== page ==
The Importance of Relapse Prevention




Maintaining sobriety through relapse prevention will require you to stay committed, focused and strong—and you can’t do it alone. You will need to put your faith in God and stay connected to your recovery support network to stay the course.

Relapse can occur when you least expect it, and can be a slow process brought on by a series of events and certain triggers. These triggers will be different for everyone, but here are some common ones to look out for:

  • Feelings of loneliness, worry, stress, anger, fear, despair, anxiety, depression, worthlessness and guilt.
  • Exposure to certain people, places or events associated with past drug or alcohol use.
  • Social events that expose you to drugs and alcohol and make you feel pressured to use.
  • Reminders or exposure to scenarios that remind them of using. For example, drug or alcohol use on television or on social media.

Recognizing the Signs of Relapse

Slipping back into negative patterns is a major red flag for those who may be vulnerable to relapse. It is vitally important for the individual in recovery and relapse prevention, friends and family and the person’s recovery support team to be aware of certain behavioral changes that could lead to relapse.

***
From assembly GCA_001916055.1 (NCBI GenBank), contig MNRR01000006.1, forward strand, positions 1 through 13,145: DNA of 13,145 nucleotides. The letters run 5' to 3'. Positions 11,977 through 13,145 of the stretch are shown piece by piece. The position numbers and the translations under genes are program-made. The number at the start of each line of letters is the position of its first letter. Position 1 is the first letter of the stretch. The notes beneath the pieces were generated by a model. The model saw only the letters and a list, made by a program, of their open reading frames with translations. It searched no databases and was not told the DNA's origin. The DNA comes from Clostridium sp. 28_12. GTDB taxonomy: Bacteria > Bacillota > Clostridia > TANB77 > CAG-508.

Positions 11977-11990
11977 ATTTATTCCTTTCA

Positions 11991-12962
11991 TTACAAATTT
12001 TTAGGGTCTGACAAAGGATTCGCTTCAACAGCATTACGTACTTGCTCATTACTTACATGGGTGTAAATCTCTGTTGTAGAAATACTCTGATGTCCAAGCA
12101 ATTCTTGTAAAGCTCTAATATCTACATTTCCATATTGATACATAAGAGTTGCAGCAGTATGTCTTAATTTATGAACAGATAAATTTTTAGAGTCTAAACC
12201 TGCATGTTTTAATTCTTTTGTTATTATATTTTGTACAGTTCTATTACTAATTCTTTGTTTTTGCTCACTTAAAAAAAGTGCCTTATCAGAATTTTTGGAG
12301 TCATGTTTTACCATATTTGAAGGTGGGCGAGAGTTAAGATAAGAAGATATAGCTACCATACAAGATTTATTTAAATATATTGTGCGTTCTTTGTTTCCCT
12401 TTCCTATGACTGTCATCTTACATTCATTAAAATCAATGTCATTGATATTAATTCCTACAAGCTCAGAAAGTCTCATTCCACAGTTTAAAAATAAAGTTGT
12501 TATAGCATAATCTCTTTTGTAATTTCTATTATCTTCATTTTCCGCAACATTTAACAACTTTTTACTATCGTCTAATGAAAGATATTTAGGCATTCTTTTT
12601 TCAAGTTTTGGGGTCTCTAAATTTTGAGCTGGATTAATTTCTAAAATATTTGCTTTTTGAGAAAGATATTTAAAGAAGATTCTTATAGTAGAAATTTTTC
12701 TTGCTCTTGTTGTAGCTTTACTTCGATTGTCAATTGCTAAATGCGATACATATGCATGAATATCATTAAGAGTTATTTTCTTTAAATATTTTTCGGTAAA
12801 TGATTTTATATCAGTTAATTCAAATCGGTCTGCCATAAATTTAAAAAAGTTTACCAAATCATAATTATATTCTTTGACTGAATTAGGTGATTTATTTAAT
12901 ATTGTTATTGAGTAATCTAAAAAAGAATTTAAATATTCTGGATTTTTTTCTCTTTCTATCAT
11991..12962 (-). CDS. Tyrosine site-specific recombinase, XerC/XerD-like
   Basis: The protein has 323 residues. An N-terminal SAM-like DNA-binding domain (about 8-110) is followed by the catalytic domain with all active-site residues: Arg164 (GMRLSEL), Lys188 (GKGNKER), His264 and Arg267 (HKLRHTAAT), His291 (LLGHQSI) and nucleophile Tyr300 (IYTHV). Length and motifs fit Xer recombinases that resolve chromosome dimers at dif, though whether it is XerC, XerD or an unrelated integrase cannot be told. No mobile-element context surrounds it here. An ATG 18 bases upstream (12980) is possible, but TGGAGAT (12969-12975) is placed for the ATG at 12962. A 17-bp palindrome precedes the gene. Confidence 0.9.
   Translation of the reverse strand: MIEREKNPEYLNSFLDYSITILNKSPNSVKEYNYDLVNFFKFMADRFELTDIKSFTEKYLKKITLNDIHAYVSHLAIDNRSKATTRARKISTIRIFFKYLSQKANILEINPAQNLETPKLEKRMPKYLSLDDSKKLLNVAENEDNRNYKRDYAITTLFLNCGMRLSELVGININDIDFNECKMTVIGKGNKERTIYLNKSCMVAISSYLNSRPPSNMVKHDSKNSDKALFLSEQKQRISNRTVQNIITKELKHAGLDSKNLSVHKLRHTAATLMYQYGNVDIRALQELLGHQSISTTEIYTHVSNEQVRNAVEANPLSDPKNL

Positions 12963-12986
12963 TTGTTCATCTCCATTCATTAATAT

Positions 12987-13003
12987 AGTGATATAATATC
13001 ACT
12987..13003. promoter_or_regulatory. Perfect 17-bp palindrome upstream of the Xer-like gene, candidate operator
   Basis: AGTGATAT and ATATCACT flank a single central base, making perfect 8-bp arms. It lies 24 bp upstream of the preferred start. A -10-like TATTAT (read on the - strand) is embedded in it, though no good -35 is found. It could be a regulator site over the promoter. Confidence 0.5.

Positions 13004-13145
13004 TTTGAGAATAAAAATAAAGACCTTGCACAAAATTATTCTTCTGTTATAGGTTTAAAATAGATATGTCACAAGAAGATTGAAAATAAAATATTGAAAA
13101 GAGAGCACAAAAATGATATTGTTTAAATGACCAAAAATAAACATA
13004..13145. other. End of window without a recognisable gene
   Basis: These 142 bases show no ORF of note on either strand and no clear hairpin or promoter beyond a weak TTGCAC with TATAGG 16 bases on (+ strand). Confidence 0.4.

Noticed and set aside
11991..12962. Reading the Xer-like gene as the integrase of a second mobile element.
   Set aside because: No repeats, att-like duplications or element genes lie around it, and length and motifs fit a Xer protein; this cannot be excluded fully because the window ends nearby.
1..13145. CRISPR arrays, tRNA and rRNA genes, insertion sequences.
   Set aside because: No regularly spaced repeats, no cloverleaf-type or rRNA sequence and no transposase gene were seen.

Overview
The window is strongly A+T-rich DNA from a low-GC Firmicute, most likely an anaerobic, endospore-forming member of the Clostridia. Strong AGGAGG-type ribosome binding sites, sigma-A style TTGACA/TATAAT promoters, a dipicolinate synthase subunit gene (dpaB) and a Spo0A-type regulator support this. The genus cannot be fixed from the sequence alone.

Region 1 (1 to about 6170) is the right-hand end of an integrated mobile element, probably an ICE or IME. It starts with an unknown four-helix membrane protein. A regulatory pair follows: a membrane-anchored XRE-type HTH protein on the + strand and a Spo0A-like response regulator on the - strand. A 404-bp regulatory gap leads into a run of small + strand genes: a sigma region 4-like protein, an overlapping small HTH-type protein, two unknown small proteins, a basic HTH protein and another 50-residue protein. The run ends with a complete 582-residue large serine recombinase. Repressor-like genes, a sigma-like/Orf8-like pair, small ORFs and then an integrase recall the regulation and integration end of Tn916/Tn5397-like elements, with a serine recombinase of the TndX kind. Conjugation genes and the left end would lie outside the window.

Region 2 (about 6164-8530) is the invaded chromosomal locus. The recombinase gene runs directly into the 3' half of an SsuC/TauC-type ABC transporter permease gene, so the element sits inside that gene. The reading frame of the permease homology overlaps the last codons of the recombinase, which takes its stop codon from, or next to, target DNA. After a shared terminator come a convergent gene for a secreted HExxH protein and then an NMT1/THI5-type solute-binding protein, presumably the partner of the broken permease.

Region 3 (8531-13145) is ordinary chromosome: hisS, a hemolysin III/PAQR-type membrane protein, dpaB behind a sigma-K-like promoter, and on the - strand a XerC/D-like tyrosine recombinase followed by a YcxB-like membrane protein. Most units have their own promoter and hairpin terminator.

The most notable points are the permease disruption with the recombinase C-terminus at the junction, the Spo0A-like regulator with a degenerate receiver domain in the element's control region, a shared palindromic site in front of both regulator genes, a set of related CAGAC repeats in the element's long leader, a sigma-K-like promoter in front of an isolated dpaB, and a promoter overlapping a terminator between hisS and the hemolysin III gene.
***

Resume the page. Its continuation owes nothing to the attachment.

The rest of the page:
These Behaviors Include:

  • Not attending meetings that are part of their recovery schedule such as Al-Anon, Nar-Anon, 12-step meetings, daily readings and time with a sponsor.
  • Temporary issues, such as an illness that keeps them away from recovery activities, but they do not return once well.
  • No longer participating in activities they once enjoyed.
  • Allowing their hygiene to decline.
  • Feeling overwhelmed by personal responsibilities.
  • Difficulty making decisions and an inability to prioritize.
  • Difficulty sleeping.
  • Changes in mood—feeling anxious, depressed, angry and irritable.
  • Becoming emotionally withdrawn.